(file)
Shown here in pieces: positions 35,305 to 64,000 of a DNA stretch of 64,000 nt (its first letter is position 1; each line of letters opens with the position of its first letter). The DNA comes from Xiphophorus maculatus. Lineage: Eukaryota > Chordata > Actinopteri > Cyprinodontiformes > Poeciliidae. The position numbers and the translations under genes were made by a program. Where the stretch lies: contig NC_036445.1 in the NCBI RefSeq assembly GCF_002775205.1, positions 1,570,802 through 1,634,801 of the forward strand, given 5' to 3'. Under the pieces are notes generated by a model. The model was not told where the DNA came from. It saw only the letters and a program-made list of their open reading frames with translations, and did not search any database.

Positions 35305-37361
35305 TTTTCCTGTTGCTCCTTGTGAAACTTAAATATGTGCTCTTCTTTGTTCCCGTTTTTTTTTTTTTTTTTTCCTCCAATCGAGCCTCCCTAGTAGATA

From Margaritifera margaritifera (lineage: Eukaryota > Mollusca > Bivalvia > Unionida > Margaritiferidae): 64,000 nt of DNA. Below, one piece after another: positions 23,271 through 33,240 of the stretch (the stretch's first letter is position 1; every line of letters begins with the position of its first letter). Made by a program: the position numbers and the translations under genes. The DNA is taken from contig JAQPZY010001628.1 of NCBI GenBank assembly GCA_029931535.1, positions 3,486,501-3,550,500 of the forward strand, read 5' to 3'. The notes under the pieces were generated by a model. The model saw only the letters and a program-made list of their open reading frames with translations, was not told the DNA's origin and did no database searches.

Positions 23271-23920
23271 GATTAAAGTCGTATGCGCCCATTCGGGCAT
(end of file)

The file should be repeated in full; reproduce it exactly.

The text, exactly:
Shown here in pieces: positions 35,305 to 64,000 of a DNA stretch of 64,000 nt (its first letter is position 1; each line of letters opens with the position of its first letter). The DNA comes from Xiphophorus maculatus. Lineage: Eukaryota > Chordata > Actinopteri > Cyprinodontiformes > Poeciliidae. The position numbers and the translations under genes were made by a program. Where the stretch lies: contig NC_036445.1 in the NCBI RefSeq assembly GCF_002775205.1, positions 1,570,802 through 1,634,801 of the forward strand, given 5' to 3'. Under the pieces are notes generated by a model. The model was not told where the DNA came from. It saw only the letters and a program-made list of their open reading frames with translations, and did not search any database.

Positions 35305-37361
35305 TTTTCCTGTTGCTCCTTGTGAAACTTAAATATGTGCTCTTCTTTGTTCCCGTTTTTTTTTTTTTTTTTTCCTCCAATCGAGCCTCCCTAGTAGATA

From Margaritifera margaritifera (lineage: Eukaryota > Mollusca > Bivalvia > Unionida > Margaritiferidae): 64,000 nt of DNA. Below, one piece after another: positions 23,271 through 33,240 of the stretch (the stretch's first letter is position 1; every line of letters begins with the position of its first letter). Made by a program: the position numbers and the translations under genes. The DNA is taken from contig JAQPZY010001628.1 of NCBI GenBank assembly GCA_029931535.1, positions 3,486,501-3,550,500 of the forward strand, read 5' to 3'. The notes under the pieces were generated by a model. The model saw only the letters and a program-made list of their open reading frames with translations, was not told the DNA's origin and did no database searches.

Positions 23271-23920
23271 GATTAAAGTCGTATGCGCCCATTCGGGCAT